Prayerful Napping on Christmas Eve

It’s Christmas Eve. My kids are watching The Magic Schoolbus. Meanwhile I am uttering silent prayers for a peaceful evening. We are about to go to church. I expect we will be home a bit after midnight. Our kids will probably get us up at 6:30. If we’re lucky.

This is holy. All of this. The fatigue, the chaos of the holidays, the screaming of children, and the cookies we baked from a package because I didn’t have time to make shortbread – these are sanctified because they are ordered toward the Eucharist.

This is what Fr. Alexander Schmemann called the “sanctification of time.” Worship is not a magical ritual. I am not denying the real presence of Christ in the Eucharist. Neither was Fr. Schmemann. Rather, the power of that presence is in Christ’s ongoing incarnation in the people who gather in his name. The church is a journey into the kingdom. It is a journey that never ends. The moment we step away from the chalice, we have already taken our first step towards it again. Our departure is always also the beginning of a gathering. The Divine Liturgy is a journey into the kingdom of God because it is a journey into the presence of Christ, made ambiguously present in our midsts.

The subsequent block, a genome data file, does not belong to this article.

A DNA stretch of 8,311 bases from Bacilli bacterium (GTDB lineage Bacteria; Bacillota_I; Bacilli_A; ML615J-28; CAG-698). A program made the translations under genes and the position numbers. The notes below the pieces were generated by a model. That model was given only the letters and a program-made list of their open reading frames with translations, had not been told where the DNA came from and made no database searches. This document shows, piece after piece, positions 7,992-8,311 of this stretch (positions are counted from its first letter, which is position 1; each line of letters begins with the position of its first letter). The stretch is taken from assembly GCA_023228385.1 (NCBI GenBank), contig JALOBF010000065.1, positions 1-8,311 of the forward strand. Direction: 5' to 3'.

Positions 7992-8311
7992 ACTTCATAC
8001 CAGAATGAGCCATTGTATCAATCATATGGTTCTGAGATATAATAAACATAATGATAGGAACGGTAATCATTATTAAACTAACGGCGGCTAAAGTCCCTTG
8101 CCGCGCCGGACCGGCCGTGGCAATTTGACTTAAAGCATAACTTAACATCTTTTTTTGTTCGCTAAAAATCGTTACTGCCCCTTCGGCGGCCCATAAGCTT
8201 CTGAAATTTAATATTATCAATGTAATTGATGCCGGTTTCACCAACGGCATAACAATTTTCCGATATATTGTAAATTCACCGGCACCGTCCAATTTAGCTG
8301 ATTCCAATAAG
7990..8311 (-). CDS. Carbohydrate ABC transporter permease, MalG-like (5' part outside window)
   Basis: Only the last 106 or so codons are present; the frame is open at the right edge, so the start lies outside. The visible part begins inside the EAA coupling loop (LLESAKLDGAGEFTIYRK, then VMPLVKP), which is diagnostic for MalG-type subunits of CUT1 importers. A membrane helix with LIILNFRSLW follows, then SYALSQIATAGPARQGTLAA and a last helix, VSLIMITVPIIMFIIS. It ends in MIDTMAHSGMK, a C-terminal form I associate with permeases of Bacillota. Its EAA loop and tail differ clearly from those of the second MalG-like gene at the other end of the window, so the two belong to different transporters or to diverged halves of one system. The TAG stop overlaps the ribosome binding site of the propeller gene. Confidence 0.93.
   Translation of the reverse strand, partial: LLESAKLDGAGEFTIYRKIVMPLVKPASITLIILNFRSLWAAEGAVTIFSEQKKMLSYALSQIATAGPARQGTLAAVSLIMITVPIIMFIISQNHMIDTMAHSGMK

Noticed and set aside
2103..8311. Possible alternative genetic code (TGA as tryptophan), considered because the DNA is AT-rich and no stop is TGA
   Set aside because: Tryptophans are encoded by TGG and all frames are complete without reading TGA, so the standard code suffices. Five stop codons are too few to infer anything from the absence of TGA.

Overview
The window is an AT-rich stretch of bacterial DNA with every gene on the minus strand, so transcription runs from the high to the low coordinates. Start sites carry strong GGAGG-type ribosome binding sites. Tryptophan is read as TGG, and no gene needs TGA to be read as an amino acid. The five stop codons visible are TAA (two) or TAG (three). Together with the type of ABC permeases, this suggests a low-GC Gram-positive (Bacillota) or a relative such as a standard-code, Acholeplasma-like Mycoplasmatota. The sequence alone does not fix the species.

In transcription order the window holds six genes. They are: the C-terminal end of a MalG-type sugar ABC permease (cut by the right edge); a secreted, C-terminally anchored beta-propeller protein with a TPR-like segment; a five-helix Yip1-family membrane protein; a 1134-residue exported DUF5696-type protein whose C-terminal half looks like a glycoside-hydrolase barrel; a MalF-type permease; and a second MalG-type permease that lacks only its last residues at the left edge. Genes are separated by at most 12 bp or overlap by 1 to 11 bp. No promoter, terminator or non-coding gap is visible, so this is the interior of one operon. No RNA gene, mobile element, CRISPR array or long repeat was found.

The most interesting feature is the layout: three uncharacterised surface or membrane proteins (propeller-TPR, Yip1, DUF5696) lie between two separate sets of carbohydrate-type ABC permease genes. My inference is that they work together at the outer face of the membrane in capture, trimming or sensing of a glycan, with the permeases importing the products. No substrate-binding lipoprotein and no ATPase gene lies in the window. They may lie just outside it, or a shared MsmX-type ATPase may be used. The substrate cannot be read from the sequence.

Pre-Liturgical-Nap Selfie
Pre-Liturgical-Nap Selfie

I was thinking about this today as I woke up from a nap. Often napping is something we try to do after service (a lot of people do). But we will be up late tonight, so I took a nap earlier in the day. As I woke up from what may have been the most perfect nap ever, I thought about how attempting to improve my energy level and mood by doing something like sleeping was actually an act of preparation for receiving the Eucharist. There is prayer and fasting and sleeping. There is also chaos and cheesy Christmas music, screaming children, and wrapping presents late into the night. These are oriented toward the mystery of the enfleshed God. Thus they are acts of worship. They are taken up in our journey into the kingdom, a journey which we never actually exit. Christ is in our midsts. He is and ever shall be. Therefore, the kingdom of God, as Jesus said, is among us too (Luke 17:21).


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